From the beginning, we've envisioned Warrant as a globally distributed, highly performant and highly available authorization service that developers can easily plug into their applications without worry. Building such a cloud service is tough. We're thankful to our customers who have entrusted us with powering their authorization and helped us evolve Warrant over the past year+ into a service that now processes millions of API requests per day while maintaining 99.995% availability (or < 30m of downtime per year).
Today, we're excited to talk about a few of the improvements we've made over the past several months that have helped us get here:
First, a note about data consistency. Writes within Warrant have always been atomic, with each write (API call) committing within an independent transaction. Over the past few months, we've overhauled the core service to store and expose 'Warrant-Tokens' on writes, similar to Zanzibar's zookies (fun fact - we call these tokens 'wookies' internally). These tokens represent transactions and together maintain a linear timeline of writes taking place within a customer environment. You can read more about 'Warrant-Tokens' here.
Chewie is a proponent of user-specified data consistency
In addition to exposing 'Warrant-Tokens' on writes, reads now accept client-passed 'Warrant-Tokens' as well. Passing a token on a read operation instructs the server to process the request on data no older than the transaction specified by the passed in 'Warrant-Token'. This gives flexibility to both client and server: clients have the ability to 'select' their desired consistency level on a per request basis and the server can maintain and use cached data that is bounded by these consistency tokens.
In practice, these tokens work well to improve overall performance while maintaining consistency guarantees. For example, let's say that you make 3 writes in a row: (1) assign
role:admin, (2) assign
role:admin, and (3) assign
user:beth. Each of these writes generates a new 'Warrant-Token':
token3 respectively. If you immediately make a
check request to check whether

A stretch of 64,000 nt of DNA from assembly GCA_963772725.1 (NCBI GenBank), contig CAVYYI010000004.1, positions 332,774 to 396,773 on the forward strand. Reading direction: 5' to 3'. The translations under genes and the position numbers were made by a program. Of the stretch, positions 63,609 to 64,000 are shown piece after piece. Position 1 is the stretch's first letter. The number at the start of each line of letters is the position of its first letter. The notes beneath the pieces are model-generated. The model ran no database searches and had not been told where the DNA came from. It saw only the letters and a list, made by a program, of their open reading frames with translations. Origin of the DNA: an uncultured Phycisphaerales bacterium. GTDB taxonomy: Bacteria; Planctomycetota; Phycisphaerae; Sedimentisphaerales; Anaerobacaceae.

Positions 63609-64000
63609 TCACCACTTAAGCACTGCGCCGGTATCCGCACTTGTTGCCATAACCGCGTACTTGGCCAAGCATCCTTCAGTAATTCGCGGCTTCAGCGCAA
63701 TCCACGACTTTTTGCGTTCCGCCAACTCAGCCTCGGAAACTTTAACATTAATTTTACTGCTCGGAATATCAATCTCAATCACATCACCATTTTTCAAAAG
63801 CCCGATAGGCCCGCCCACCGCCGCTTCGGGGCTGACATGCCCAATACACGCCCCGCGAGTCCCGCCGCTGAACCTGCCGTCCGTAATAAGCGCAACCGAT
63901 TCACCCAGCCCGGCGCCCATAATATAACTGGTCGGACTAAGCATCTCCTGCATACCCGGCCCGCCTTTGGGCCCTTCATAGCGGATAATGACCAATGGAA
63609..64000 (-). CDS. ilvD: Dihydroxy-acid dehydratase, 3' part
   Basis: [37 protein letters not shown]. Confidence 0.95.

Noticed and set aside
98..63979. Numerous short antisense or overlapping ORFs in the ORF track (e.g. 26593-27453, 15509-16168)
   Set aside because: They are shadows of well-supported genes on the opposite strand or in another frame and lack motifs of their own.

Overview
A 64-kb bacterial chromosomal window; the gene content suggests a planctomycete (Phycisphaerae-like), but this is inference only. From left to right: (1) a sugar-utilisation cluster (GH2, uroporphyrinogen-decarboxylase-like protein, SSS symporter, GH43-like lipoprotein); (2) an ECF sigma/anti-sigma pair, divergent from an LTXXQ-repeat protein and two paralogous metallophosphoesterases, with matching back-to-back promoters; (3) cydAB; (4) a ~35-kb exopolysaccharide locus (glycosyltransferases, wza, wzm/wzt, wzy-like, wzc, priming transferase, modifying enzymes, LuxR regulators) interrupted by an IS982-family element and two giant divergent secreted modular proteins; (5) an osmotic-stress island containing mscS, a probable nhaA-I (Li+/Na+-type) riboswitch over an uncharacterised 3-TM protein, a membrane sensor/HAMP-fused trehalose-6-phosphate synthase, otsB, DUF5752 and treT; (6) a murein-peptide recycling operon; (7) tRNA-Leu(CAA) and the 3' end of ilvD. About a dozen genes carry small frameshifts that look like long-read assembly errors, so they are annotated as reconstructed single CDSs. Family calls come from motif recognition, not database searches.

token1, you may or may not get
true. However, if you call
token3, you are guaranteed to get a
true result, given that the server must take the 3rd write into account, even if the result is not cached.
The addition of 'Warrant-Tokens' gives Warrant the performance benefits of an 'eventually consistent' service (on a large majority of reads) while maintaining consistency guarantees as needed by the client (important for an authz service).
Enabling this 'client-specified' consistency via the 'Warrant-Token' has helped us unlock considerable performance improvements server-side, especially on our most trafficked endpoints:
query. The server now caches various 'check' and 'query' results, including sub-checks and sub-queries (similar to the approaches mentioned in the Zanzibar paper), allowing a major chunk of requests to be served from cache while maintaining consistency guarantees to clients as needed.
In over 3 months of production deployment, we've observed
check API p95 server latency of less than 5 milliseconds for most customers. This means end-to-end, in-region response times of ~25-30ms. Of course, these times also depend on access model complexity, but the results thus far have been great.
Speaking of regions, we're also excited to announce that Warrant is now online in even more AWS cloud regions within the United States. This enables us to run application servers in more locations, closer to our customers' applications. More importantly, these clusters also serve as failover clusters in case any region goes down.
That's it for day 3! We hope you're as excited about these performance and reliability improvements as we are! Join us back here tomorrow for day 4, and be sure to join us on Slack to talk shop, give us your feedback, or tell us what you'd like to see us work on next!